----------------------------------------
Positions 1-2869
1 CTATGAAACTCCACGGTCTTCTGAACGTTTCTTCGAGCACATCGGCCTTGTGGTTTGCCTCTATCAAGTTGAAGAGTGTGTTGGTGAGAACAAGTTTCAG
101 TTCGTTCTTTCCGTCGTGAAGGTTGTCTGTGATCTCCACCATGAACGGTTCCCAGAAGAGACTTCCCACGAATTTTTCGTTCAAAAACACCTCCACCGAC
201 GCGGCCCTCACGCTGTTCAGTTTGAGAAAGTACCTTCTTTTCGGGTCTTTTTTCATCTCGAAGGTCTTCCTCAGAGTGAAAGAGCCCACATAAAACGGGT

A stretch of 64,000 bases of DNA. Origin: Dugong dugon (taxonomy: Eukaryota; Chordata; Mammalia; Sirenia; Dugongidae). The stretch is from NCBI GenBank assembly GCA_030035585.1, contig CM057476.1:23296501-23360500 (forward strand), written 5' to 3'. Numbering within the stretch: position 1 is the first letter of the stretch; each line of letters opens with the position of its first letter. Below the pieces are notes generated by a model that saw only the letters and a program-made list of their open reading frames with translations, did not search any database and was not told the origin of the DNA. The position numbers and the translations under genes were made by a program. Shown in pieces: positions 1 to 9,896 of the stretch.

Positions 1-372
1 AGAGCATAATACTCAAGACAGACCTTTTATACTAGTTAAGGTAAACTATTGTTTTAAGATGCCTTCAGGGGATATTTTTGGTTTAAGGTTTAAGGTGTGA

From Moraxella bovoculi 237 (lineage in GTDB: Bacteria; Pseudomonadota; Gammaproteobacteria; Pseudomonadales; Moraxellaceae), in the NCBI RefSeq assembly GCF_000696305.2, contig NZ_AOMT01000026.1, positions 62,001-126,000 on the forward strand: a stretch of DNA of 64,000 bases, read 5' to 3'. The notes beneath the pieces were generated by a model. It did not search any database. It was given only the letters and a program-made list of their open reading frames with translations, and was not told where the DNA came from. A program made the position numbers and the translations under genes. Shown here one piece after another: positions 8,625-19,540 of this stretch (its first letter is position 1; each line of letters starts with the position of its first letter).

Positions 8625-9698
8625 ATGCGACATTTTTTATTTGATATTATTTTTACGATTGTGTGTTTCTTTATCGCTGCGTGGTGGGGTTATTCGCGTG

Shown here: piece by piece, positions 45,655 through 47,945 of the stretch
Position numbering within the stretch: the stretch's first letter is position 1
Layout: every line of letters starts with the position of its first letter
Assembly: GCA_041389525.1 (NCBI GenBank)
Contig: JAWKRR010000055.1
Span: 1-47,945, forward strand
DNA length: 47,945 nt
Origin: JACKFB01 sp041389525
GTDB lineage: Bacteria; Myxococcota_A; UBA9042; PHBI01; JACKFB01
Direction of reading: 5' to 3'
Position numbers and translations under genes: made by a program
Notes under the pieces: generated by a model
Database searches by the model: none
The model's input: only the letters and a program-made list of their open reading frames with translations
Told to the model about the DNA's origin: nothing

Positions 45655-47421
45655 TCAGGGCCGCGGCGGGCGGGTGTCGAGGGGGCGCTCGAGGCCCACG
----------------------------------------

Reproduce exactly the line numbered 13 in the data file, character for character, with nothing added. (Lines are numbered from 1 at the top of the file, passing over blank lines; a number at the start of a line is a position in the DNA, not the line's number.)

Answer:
Layout: every line of letters starts with the position of its first letter